“He officiated at our wedding in 2003 and at our daughter Aimee’s batmitzvah in 2016,” says author Debra Barnes who works for the Association of Jewish Refugees. “When my mother died he did the shiva prayers and just a few weeks ago at Purim he was the life and soul of the party, as usual. We will all miss his warmth and kisses!”
“He has certainly left the deepest hole in our hearts,” said EHRS Director of Education Marian Cohen. “He connected to all ages and would always ask me “how is the ‘Egyptian’ a reference to my husband who was born in Egypt. Our deepest condolences go to Susannah Eli and Oscar who are affected most of all.”
Hearing that the live service crashed several times due to the amount of people trying to watch, Susannah smiled. “Neil was never really good with technology and it would amuse him that he crashed the internet.”
Thank you for helping to make Jewish News the leading source of news and opinion for the UK Jewish community. Today we're asking for your invaluable help to continue putting our community first in everything we do.
Unlike other Jewish media, we do not charge for content. That won’t change. Because we are free, we rely on advertising to cover our costs. This vital lifeline, which has dropped in recent years, has fallen further due to coronavirus.
For as little as £5 a month you can help sustain the vital work we do in celebrating and standing up for Jewish life in Britain.
Jewish News holds our community together and keeps us connected. Like a synagogue, it’s where people turn to feel part of something bigger. It also proudly shows the rest of Britain the vibrancy and rich culture of modern Jewish life.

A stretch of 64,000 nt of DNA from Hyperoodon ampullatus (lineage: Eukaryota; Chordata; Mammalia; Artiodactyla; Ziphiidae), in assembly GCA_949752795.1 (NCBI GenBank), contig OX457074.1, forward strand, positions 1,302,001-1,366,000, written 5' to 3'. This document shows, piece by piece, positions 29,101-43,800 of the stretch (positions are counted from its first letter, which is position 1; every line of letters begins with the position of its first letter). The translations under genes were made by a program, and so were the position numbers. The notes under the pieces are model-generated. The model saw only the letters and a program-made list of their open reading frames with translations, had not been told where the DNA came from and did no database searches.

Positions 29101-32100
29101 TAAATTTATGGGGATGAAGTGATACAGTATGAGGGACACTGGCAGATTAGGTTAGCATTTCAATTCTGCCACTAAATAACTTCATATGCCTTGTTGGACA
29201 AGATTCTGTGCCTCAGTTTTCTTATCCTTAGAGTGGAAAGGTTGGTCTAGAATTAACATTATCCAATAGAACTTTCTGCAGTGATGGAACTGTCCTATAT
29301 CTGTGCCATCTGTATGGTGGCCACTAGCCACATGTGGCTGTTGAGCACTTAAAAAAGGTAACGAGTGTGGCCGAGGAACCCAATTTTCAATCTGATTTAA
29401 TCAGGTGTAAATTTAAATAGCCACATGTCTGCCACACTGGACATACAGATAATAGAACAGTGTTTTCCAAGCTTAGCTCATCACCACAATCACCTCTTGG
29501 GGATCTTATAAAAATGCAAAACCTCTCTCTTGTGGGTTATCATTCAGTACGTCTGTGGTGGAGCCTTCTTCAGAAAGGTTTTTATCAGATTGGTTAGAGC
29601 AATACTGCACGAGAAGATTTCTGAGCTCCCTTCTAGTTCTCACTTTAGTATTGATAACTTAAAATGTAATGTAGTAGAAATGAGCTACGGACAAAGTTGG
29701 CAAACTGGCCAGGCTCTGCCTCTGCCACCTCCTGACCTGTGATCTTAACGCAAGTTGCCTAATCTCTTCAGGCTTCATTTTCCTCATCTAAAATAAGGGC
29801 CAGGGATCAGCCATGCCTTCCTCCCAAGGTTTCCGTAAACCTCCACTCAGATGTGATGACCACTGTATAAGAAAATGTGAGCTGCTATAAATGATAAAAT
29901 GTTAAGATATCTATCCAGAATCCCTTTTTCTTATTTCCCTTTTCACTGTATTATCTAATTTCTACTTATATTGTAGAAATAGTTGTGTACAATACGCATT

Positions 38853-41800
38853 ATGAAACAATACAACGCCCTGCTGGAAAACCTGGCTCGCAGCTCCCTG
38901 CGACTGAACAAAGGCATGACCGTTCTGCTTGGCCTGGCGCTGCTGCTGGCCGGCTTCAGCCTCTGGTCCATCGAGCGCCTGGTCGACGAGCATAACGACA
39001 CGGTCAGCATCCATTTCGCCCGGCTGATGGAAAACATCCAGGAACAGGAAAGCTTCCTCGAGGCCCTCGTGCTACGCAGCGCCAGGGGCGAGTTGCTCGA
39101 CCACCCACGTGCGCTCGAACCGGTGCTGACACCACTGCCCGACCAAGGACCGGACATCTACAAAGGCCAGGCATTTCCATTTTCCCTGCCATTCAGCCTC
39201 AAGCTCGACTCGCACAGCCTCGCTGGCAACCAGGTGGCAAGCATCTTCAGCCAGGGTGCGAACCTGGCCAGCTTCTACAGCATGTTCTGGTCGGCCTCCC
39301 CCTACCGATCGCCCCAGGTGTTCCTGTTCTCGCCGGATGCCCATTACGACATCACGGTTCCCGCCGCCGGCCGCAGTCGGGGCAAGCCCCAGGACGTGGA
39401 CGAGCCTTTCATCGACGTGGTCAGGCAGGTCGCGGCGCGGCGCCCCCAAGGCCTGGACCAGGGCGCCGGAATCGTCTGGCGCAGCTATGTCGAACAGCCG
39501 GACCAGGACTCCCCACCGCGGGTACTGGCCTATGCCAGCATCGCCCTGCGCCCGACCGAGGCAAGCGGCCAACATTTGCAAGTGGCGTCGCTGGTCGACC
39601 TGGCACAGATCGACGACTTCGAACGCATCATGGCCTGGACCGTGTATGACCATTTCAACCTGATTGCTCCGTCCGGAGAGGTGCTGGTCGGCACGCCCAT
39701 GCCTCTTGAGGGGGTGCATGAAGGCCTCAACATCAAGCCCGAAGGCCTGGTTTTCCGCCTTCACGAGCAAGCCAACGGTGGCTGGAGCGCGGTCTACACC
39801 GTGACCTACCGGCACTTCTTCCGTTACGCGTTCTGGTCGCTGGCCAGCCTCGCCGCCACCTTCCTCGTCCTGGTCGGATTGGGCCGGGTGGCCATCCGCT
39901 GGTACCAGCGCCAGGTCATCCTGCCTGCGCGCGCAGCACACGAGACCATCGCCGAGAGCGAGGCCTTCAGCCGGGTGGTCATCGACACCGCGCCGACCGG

You can make a quick and easy one-off or monthly contribution of £5, £10, £20 or any other sum you’re comfortable with.
100% of your donation will help us continue celebrating our community, in all its dynamic diversity...
Being a community platform means so much more than producing a newspaper and website. One of our proudest roles is media partnering with our invaluable charities to amplify the outstanding work they do to help us all.
There’s no shortage of oys in the world but Jewish News takes every opportunity to celebrate the joys too, through projects like Night of Heroes, 40 Under 40 and other compelling countdowns that make the community kvell with pride.
In the first collaboration between media outlets from different faiths, Jewish News worked with British Muslim TV and Church Times to produce a list of young activists leading the way on interfaith understanding.
Royal Mail issued a stamp honouring Holocaust hero Sir Nicholas Winton after a Jewish News campaign attracted more than 100,000 backers. Jewish Newsalso produces special editions of the paper highlighting pressing issues including mental health and Holocaust remembrance.
In an age when news is readily accessible, Jewish News provides high-quality content free online and offline, removing any financial barriers to connecting people.
Voice of our community to wider society
The Jewish News team regularly appears on TV, radio and on the pages of the national press to comment on stories about the Jewish community. Easy access to the paper on the streets of London also means Jewish News provides an invaluable window into the community for the country at large.
We hope you agree all this is worth preserving.